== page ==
Accessibility Skip to Global Navigation Skip to Local Navigation Skip to Content Skip to Search Skip to Site Map Menu

DBA Graduate explains why eVoting could increase youth voter turnout

Monday 27 September 2021 11:22am

Dr Kyle Whitfield new image
Dr Kyle Whitfield.

Introducing eVoting would have a positive effect on increasing voter turnout among young people, a University of Otago study suggests.

Study participants said an app that listed candidate information and allowed eVoting directly would not only increase the convenience of voting but would potentially increase youth voting numbers.

Dr Kyle Whitfield, a Doctor of Business Administration graduate of the Otago Business School, surveyed 18 to 24-year-olds and also used focus groups of young people in his research.

New Zealand’s low youth voter turn-out numbers aren’t unlike other countries, this issue does hinder having a healthy democracy and needs to be resolved, Dr Whitfield believes.

“Low voter turnout amongst 18 to 24-year-olds can undermine the political process,” he says.

“Lack of information, the feeling that local elections are ‘second order’ elections and the feeling that youths have no actual influence over the political process, ultimately produces these low turn-outs.”

“I’m dyslexic so writing a Doctoral thesis was very challenging though I was fortunate enough to have great friends who helped me with my proof reading and two fantastic supervisors who encouraged me toward this area of growth.”

For the study, Dr Whitfield began researching whether young people would be more encouraged to vote if eVoting was available, voting was compulsory, or if there was a reduction in the voting age.

He found that eVoting appeals to young people and could potentially increase their turnout, that youth felt divided about compulsory voting and that they were opposed to reducing the voting age to 16 based on the belief that this age is too young.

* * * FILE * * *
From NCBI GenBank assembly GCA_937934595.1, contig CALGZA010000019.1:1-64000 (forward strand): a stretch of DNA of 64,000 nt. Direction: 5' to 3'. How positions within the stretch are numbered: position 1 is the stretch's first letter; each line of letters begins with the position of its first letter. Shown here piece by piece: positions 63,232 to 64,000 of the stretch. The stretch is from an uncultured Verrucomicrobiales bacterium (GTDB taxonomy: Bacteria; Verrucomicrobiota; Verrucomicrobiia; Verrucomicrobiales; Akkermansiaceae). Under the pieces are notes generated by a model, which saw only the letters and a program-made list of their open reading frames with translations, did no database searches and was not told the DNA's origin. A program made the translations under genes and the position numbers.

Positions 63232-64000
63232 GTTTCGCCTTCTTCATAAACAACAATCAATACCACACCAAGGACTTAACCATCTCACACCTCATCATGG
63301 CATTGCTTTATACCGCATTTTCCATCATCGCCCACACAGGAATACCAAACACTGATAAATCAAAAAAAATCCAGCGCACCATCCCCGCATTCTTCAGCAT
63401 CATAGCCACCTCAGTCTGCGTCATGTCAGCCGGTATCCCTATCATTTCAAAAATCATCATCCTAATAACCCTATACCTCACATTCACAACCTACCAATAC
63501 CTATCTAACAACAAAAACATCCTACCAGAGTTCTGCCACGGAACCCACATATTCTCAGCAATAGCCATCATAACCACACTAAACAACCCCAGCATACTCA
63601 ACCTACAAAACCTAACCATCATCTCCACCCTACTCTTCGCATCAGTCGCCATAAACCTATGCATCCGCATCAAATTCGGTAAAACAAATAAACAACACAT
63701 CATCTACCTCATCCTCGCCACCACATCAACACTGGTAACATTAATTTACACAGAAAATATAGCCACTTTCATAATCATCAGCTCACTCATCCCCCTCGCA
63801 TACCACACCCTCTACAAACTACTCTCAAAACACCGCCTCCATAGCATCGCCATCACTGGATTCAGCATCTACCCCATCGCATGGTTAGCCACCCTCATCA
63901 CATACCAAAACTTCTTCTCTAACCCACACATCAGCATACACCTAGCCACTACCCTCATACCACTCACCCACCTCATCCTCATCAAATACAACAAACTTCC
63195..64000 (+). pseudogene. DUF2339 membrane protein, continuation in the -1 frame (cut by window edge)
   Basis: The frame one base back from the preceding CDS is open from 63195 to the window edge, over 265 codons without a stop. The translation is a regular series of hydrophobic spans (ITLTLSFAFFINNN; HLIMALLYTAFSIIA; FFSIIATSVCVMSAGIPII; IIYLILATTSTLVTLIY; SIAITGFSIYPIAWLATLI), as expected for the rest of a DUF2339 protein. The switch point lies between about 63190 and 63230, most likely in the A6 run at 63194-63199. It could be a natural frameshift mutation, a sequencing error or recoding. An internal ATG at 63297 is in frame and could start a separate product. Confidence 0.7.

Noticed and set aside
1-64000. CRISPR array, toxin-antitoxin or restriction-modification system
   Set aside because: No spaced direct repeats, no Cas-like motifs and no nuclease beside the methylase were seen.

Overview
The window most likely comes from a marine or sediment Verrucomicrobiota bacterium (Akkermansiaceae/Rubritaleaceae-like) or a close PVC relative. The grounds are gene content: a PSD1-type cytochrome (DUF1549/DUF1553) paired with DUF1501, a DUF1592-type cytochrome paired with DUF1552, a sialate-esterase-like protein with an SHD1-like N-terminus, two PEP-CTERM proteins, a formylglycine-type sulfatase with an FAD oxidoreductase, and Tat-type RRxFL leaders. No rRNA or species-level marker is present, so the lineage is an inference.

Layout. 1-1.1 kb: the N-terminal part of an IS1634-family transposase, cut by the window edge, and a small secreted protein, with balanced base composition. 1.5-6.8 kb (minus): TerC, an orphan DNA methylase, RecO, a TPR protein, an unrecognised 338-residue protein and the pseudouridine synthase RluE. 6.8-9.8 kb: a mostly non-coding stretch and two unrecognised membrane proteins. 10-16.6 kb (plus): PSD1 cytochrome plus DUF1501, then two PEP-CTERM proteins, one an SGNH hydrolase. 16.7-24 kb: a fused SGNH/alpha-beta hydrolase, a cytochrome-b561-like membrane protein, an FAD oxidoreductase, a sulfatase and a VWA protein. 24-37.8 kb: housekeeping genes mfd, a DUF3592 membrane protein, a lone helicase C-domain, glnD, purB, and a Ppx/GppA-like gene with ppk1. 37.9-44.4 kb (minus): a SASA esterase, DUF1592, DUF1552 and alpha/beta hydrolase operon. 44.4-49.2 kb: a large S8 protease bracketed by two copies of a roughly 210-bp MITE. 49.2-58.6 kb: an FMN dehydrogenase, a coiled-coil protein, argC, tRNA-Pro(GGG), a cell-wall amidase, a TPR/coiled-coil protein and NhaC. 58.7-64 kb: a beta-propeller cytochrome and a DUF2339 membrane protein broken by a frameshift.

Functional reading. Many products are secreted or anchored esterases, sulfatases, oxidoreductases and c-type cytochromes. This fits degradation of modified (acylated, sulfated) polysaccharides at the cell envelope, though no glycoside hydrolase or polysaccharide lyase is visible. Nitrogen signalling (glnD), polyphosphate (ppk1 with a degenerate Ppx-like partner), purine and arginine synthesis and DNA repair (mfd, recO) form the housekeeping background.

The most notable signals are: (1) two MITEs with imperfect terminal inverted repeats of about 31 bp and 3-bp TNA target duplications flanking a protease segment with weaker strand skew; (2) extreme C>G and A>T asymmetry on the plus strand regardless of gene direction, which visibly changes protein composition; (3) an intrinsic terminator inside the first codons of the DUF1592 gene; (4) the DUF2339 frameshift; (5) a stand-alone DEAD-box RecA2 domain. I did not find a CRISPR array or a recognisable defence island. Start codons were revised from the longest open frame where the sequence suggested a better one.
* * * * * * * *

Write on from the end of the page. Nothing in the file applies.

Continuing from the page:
Other research insights revealed that they felt they were not receiving enough information to make knowledgeable decisions and that over 90 per cent of the participants felt they should have been better educated on importance of their civic rights, with 17 of the contributors mentioning that they knew absolutely nothing about politics, voting or government operations.

Having completed his bachelor’s, master’s and Master of Business Administration at Massey University, Dr Whitfield explains that why he came to the University of Otago for his Doctor of Business Administration.

“I’m dyslexic so writing a Doctoral thesis was very challenging though I was fortunate enough to have great friends who helped me with my proof reading and two fantastic supervisors who encouraged me toward this area of growth,” Dr Whitfield says.

“Other than that challenge, I absolutely loved my time at the University of Otago and loved undertaking a DBA because even though it’s hard it gave me a lot of confidence and provided some real data on the thoughts of increasing youth voter turnout.”

Originally from Whanganui, 39-year-old Dr Kyle Whitfield is as kiwi as it gets, having lived all over the country including Palmerston North, Northland, Wellington and Dunedin. His work in local government, including the Ministry of Health, Ministry of Justice and District Health boards took him across the nation before he decided to return to his studies.

Publication details:

Local government and youth voter turnout: Obstacles and solutions for Aotearoa New Zealand

EQUIS logo AACSB logo AAPBS logo Global Business School Network logo Fair Trade Certified PIM logo QS Stars logo. World Leisure Organisation logo